Okay, so I’ve got this book review pile which is like one of those friendship cakes that keep on growing no matter how much you eat, and one of the books sat there most of the summer was The Ear of the Heart by Mother Dolores Hart.
I glanced at the hype about the book and didn’t think much of it. A movie star I’d never heard of was famous for kissing Elvis then she tootles off to become a nun. Big deal. And there she was wearing flowers on her wimple looking as sweet as Julie Andrews and I’m yawning a good deal. So the book sits there and other books are read first, but the end of last week it finally surfaced again so I started to read.
I was hooked from the first page. I thought this girl had maybe one decent movie break with Elvis, then when it looked like she was going to be just another waitress in LA one of the stars that never were parking cars and pumping gas she decides to run away to the convent. I couldn’t have been more wrong.
She’s the only child of drunken losers–her Dad a bit part actor in a couple of movies and her mom a sad, lonely outrageous drinker and serial bride. The young Dolores just happens to be sent to a Catholic grade school where she converts to the faith almost accidentally. In college she gets her big Elvis break and turns out to be a genuine star. She picks up some acting lessons, has a Broadway hit, makes more movies, becomes good friends with Anthony Quinn, Gary Cooper and a whole constellation of other stars, then just when the really big movie offers start to come in and she is jetting to film in Europe and developing her reputation she heads off to Regina Laudis monastery in Connecticut.
This is the early 1960s. Life in a Benedictine convent was tough. I mean really tough. The young ingenue goes from mink coats and diamonds and being mistaken for Grace Kelly in Monaco to getting up at 5:30 to sing Latin chants and dig out and move boulders all day. She moves from shopping with Gary Cooper’s wife in Paris, walking the red carpet at the Academy Awards and having Elvis around for an intimate birthday party to wearing a bib at mealtime, living in an 8′ x 6′ cell and visiting with friends once in a while through a grille. She cried herself to sleep every night for the first three years.
But she stuck it out. I thought the story might bog down once she got to the monastery, but as a Benedictine oblate I found that the most interesting part. Most fascinating was the sharing with her the Benedictine formation and watching a soul being made through all the hardship, seeming cruelty and absurdity of much of the pre-Vatican II monastic life. Through the book we see her and her sisters struggle through the reforms of the Second Vatican Council. Her mother superior holds fast to the Benedictine traditions despite the rear guard action of a group of progressive sisters who want to wear denim skirts and sing folk songs instead of Gregorian chant.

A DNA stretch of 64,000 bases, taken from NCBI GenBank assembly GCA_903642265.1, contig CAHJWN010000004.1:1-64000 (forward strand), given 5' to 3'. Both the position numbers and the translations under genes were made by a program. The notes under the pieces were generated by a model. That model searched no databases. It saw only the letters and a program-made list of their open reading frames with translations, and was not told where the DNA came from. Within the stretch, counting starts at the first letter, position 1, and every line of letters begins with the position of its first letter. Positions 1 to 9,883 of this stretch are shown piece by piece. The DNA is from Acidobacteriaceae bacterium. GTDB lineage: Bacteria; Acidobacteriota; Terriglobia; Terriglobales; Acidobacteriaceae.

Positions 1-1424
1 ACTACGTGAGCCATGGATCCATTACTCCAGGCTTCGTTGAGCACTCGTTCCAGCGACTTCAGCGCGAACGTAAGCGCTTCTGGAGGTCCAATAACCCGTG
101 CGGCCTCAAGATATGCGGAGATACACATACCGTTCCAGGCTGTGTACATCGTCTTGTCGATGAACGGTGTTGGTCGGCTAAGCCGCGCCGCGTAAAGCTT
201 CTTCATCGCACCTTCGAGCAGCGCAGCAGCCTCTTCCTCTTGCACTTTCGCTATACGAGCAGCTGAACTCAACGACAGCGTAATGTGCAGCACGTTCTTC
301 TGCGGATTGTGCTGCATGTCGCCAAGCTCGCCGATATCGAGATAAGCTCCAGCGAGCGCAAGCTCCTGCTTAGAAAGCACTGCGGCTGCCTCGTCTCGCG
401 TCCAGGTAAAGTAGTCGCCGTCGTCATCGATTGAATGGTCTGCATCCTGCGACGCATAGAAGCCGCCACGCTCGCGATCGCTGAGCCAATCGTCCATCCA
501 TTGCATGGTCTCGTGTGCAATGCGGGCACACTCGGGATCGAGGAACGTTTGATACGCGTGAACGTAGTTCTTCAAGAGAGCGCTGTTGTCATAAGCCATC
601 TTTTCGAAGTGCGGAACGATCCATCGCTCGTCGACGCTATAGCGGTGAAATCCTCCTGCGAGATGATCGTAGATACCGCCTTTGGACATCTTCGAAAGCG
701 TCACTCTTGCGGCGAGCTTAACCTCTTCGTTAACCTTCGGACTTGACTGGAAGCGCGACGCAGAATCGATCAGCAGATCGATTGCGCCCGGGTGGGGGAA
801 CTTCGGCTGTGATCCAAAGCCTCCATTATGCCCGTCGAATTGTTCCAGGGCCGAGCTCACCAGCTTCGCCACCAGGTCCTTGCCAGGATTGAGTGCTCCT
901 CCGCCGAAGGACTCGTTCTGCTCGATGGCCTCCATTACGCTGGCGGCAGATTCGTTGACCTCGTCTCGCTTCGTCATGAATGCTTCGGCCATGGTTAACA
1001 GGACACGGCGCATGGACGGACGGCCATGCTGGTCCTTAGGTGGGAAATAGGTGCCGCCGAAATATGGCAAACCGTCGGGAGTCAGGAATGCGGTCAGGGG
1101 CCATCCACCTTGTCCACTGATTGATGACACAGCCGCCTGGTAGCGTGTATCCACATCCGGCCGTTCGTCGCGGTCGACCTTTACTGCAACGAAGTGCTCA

Mother did not hold to the Benedictine traditions for their own sake, but steadily and surely listened to the true wisdom of the Council Fathers and brought the ancient Benedictine tradition intact into the modern age. The most exciting part of the book was reading the stories of the new breed of nuns at Regina Laudis–smart women with top notch educational credentials living the intelligent, artistic and spiritual Benedictine tradition in the modern age while still being faithful to the spirit and rule of St Benedict. As I read their stories I was witnessing a new generation of St Hildegardes, Julians of Norwich, Etheldredas and Hildas.
The Ear of the Heart ranks as one of my favorite books of the year. Mother Dolores’ story reveals the wonderful mystery of God’s providence. When she went into the monastery so many people said “But you can serve the church so much better by being a good and faithful Catholic witness in Hollywood!” No. Off she went to the Connecticut woods where her life was hid by God in Christ. There she remained, faithfully learning the new way of life and faithfully following the rule. Eventually she was used to help renew the Order of St Benedict in this country.
I believe history will show that these turbulent fifty years in the church have been a great lesson. The events at Regina Laudis and the work of Mother Placid, Mother Dolores and the others in developing and properly renewing women’s religious life will stand as a stark contrast to the rebellion apostasy and heresy evidenced by so many of the other religious sisters–as chronicled by Ann Carey in Sisters in Crisis.The renewal at Regina Laudis and the other traditional religious houses where young vocations are abundant will become the seed of a new revival in religious life in this country.
Reading Mother Dolores’ fantastic story and the renewal not only in her own life but in the Benedictine house she served, I couldn’t help seeing a renewal of women’s religious life across the whole of the Catholic Church, and I was reminded what an old monk once said to me when I observed the resilience of the Benedictines through persecution, corruption and hardship.
He said, “We’re like weeds. We come back.”